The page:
Blog Post

Learning to Use a Mac While Eating Humble Pie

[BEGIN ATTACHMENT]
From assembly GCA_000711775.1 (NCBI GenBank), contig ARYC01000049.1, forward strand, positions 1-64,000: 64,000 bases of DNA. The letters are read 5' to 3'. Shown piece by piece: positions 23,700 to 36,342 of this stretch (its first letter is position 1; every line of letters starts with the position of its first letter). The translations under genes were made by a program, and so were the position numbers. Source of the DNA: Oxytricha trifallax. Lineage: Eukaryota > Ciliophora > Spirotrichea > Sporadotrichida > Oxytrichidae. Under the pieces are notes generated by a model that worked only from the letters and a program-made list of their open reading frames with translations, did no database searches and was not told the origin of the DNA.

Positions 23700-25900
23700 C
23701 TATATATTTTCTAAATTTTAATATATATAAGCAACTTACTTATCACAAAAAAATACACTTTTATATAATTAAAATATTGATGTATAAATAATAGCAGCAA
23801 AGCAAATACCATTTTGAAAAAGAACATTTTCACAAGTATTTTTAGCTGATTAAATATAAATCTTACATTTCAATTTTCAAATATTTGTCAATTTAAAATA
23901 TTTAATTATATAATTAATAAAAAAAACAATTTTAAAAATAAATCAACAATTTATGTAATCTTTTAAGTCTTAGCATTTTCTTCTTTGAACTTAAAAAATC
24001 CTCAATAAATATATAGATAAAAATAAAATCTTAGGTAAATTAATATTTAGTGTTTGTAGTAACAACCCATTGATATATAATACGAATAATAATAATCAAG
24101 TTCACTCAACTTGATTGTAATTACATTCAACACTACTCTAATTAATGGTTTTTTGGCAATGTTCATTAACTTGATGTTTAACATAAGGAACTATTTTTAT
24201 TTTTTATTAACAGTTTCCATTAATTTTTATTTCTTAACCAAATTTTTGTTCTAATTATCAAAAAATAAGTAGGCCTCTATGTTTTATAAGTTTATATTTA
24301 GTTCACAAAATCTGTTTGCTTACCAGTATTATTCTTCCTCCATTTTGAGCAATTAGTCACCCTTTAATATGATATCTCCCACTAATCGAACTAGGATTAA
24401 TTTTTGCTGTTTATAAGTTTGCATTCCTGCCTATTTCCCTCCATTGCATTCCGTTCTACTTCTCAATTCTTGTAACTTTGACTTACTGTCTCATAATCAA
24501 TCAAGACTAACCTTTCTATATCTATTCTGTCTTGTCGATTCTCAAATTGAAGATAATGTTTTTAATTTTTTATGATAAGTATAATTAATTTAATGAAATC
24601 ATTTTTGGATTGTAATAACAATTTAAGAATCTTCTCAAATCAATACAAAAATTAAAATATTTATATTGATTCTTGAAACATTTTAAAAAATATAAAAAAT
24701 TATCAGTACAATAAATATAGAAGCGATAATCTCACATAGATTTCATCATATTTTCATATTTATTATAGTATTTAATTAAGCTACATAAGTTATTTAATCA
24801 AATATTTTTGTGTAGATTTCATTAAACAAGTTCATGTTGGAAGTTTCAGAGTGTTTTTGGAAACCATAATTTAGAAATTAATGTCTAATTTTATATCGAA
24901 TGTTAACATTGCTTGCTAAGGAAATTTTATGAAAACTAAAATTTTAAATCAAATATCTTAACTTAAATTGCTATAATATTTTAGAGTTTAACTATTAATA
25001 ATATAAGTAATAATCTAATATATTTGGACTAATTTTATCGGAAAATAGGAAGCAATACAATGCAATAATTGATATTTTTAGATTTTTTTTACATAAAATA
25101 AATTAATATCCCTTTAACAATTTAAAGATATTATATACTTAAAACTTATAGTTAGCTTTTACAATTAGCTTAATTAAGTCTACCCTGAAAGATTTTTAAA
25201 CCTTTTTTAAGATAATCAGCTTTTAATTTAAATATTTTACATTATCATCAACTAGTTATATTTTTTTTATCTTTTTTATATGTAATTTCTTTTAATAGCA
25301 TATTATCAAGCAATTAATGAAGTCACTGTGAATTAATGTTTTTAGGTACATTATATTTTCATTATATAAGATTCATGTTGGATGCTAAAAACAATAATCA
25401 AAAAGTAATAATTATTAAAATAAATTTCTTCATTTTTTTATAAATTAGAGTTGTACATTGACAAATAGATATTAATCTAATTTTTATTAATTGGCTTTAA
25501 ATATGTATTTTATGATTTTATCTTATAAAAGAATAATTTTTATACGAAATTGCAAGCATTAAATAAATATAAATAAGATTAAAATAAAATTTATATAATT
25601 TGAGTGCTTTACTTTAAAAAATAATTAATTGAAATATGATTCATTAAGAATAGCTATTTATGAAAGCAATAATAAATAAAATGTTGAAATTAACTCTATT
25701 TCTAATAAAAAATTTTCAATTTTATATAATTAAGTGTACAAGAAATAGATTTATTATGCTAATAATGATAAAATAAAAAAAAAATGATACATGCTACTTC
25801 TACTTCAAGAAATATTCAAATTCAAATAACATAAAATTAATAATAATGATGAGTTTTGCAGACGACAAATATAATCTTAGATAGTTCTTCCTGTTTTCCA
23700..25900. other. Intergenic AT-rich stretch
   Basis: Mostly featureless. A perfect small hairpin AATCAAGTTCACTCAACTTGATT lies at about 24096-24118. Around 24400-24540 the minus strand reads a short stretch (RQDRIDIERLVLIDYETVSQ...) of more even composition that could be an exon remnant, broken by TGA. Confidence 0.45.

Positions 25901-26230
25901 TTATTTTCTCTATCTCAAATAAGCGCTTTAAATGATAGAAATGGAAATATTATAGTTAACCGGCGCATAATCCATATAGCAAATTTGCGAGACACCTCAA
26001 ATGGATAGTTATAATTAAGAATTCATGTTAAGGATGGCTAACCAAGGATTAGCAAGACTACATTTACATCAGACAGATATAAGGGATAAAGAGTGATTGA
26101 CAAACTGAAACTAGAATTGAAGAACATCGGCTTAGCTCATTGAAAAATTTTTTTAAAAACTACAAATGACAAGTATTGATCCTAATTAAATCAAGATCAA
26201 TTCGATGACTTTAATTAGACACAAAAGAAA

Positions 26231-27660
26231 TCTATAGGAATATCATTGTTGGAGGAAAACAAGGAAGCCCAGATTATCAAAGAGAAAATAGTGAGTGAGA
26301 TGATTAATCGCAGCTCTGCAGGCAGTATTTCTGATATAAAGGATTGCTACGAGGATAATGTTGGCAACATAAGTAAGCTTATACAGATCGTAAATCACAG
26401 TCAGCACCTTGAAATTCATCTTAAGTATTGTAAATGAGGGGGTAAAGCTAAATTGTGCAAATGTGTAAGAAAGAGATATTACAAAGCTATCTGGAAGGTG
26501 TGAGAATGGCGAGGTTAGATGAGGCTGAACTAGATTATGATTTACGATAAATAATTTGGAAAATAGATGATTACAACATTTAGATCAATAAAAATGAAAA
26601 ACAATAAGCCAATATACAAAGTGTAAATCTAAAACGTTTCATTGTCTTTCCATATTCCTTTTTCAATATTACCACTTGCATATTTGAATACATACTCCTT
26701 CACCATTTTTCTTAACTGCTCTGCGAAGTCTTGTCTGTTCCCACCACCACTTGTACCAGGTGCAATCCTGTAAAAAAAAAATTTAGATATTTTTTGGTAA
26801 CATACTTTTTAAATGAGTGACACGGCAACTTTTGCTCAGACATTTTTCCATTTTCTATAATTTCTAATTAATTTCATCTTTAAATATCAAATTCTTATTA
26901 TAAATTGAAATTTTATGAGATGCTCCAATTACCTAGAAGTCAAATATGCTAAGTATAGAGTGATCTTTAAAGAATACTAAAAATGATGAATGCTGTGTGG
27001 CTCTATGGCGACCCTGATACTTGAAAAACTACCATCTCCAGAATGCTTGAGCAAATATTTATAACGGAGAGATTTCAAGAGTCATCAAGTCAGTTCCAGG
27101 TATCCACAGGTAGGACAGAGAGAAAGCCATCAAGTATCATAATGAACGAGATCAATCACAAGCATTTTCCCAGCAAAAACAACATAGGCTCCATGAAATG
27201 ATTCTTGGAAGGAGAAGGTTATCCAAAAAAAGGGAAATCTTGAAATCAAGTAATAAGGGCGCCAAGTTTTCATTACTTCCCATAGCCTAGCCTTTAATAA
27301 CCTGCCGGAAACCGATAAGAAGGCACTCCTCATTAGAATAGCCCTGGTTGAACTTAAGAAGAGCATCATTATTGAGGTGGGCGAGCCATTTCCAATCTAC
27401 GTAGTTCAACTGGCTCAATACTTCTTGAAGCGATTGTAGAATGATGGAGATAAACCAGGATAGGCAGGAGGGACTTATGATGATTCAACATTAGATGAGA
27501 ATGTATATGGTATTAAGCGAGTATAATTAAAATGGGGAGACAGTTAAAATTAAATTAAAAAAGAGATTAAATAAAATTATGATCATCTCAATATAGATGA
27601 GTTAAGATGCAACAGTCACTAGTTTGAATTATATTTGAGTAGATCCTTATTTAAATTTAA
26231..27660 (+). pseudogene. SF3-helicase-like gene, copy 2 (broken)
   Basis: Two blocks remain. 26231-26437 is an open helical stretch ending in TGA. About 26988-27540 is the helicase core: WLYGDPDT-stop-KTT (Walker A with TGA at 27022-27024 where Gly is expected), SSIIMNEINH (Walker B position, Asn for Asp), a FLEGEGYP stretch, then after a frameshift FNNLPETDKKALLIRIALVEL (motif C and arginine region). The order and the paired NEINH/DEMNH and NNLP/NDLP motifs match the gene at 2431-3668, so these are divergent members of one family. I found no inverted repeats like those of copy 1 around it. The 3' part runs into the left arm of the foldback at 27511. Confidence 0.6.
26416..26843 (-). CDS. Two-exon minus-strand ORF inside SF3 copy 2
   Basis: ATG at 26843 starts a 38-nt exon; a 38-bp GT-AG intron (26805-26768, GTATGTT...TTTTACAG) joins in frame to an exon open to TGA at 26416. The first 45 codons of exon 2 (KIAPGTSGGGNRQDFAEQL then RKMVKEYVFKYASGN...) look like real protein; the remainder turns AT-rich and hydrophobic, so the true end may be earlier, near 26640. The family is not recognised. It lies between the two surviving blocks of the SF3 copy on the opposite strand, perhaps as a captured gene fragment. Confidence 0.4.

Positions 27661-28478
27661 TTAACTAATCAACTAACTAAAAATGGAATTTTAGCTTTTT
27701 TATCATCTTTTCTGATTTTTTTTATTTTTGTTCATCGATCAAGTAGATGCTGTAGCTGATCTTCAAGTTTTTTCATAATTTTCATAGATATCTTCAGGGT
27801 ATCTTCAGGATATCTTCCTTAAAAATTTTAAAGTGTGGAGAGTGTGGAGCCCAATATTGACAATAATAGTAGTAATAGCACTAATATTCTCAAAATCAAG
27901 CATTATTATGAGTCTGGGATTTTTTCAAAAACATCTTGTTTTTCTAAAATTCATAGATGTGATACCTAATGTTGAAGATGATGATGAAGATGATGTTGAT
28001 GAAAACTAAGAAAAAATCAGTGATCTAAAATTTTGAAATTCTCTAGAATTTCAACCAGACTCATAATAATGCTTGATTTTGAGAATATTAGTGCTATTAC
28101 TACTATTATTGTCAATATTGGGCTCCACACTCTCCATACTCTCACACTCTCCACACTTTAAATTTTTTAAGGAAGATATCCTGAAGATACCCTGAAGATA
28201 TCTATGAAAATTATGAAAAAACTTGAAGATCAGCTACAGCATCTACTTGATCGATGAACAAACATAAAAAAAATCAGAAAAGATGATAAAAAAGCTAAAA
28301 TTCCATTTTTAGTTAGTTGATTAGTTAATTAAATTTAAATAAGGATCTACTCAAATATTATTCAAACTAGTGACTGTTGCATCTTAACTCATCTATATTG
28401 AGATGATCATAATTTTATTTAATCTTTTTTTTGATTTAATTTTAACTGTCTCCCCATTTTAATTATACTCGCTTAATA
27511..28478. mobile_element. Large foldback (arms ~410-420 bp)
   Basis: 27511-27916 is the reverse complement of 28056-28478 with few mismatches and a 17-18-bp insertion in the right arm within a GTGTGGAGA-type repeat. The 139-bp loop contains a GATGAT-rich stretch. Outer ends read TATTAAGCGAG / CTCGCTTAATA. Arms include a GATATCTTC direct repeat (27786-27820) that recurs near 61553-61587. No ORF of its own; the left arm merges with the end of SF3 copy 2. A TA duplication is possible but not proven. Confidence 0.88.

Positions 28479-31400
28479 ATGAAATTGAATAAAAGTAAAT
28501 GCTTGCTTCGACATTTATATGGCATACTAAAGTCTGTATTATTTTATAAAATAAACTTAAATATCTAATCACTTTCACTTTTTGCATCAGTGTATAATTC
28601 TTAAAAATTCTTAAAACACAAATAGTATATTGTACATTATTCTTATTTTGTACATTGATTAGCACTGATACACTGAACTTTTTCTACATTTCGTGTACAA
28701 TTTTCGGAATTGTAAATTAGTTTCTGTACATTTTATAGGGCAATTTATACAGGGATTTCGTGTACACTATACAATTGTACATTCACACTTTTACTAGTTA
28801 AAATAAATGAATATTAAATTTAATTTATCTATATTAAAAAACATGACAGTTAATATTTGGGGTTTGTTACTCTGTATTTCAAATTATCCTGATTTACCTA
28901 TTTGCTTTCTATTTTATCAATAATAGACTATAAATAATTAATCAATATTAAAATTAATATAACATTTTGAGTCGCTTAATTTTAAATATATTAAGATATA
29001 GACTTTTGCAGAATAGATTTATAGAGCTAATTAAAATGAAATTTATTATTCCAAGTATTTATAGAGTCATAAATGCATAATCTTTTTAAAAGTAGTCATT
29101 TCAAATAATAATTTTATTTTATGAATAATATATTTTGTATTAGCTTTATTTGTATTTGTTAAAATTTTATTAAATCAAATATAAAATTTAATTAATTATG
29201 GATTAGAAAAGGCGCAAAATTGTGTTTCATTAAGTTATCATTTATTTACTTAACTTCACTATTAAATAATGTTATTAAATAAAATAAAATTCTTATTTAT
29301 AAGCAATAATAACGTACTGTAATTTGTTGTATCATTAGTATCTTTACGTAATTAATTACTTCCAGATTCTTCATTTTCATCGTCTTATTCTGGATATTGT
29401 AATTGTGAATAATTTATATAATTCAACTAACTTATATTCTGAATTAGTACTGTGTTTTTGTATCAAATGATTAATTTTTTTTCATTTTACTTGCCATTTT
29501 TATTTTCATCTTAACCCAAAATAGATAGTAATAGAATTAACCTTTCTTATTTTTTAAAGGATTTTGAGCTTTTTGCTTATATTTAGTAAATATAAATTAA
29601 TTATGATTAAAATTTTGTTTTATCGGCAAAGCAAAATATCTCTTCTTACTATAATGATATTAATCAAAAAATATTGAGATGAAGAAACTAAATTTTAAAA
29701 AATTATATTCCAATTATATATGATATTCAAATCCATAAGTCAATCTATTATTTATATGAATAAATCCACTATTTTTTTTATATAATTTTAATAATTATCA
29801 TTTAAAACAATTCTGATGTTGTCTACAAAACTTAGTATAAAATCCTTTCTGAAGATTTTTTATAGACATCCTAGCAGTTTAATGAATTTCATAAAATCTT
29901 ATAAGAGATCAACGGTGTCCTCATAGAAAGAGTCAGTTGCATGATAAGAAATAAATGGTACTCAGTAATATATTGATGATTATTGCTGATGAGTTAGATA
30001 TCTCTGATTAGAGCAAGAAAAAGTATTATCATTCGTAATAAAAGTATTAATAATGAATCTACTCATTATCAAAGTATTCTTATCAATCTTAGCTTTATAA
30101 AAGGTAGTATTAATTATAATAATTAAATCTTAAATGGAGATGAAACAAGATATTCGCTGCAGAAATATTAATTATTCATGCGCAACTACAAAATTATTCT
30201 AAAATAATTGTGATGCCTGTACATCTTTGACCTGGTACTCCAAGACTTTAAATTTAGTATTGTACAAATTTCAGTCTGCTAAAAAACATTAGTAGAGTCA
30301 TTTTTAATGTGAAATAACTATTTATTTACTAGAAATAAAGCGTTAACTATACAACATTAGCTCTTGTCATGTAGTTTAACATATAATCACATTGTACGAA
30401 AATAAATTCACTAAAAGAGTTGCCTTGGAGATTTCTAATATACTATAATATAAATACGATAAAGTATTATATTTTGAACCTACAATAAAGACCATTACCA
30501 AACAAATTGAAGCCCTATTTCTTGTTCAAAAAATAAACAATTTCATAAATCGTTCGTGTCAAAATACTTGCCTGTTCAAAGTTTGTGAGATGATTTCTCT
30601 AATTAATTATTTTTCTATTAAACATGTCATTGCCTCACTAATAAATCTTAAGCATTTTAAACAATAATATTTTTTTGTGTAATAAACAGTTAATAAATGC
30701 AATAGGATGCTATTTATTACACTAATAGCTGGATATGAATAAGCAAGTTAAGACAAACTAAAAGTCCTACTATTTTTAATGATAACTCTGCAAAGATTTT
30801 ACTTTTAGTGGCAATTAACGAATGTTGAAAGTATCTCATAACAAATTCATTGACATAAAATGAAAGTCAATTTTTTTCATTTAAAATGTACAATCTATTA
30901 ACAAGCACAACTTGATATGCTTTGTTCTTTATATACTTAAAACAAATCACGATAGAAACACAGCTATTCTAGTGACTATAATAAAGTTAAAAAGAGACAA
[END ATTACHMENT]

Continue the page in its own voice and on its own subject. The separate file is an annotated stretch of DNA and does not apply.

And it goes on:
So, you think it's a weekend, and TGIF . . . yeah, yeah. Well, I'm thrilled. And I'm gritting my teeth. In fact, I'm here expressing delight through gritted teeth. You will laugh, the self-annointed goddess of HASTAC is (gritted teeth) learning to use a Mac this weekend. The incomparable Jason Doty (HASTAC designer extraordinaire and, by day, one of the Franklin Center's brilliant tech team) set me up with a whole new Mac system after my Lenovo started going "Pop!" just like a comic book, and then shutting down. Sometimes it would go a week without the "Pop!" and sometimes it would happen (as it did last Sunday) six times in one day. Not good. So it seemed like a time to see if I wanted to go the way of all Mac's. No, this is not a product endorsement. It's just a reminder that, during this year when I am learning about learning, maybe even writing a book about cognition and how we learn and what we mean by learning, planning courses where I make my students learn all kinds of things beyond their normal range of intellectual preferences, during THIS year, well, it is humbling not to know how the heck you get to Flickr or YouTube without erasing your Cat in the Stack HASTAC blog (this has happened more than once now). Oh, and my lovely Google Home Page. Gone, gone. And my account---I know it is still there. Somewhere. And my bookmarks. My cookies for passwords. And Leopard? What is that? Four ways of visualizing my documents. It's supposed to be intuitive, right? And I know from Antonio Damascio that intuition is really a quick judgment reinforced by many past cognitions that, with reflection, have turned out to be true. Yeah. Yeah. Yeah. I'll check back after the weekend and let you know how this is faring. For now, learning is tough. Anyone who writes a book about learning needs to remember that it's not always a picnic.  Truly.  Before I blather on about how fabulous it is to be stretched and challenged, to move outside of one's comfort zone, I better remember this moment, this day and say that learning is humbling and humbling is only fun and wonderful when you are on the other side of it, having mastered that humbling lesson, and able to brag about what a wonderful experience it was. Note the past tense. Humility is best savored in retrospect. Now there's an adage for you. In the midst, well, being a humble learner isn't always great, isn't always a soaring fabulous exhilirating experience. Sometimes it's about not being able to figure out how to use the spell checker without erasing your blog posting. Ah. If it is a choice, no spellchecker today. The joy of learning. I believe in that. In principle. In retrospect. In the humbling midst, not so much. Wish me luck as I try, once again, to upload some photos and videos. . . . The second one is especially adorable ("if only they could see me now . . . .") And happy weekend, everyone!


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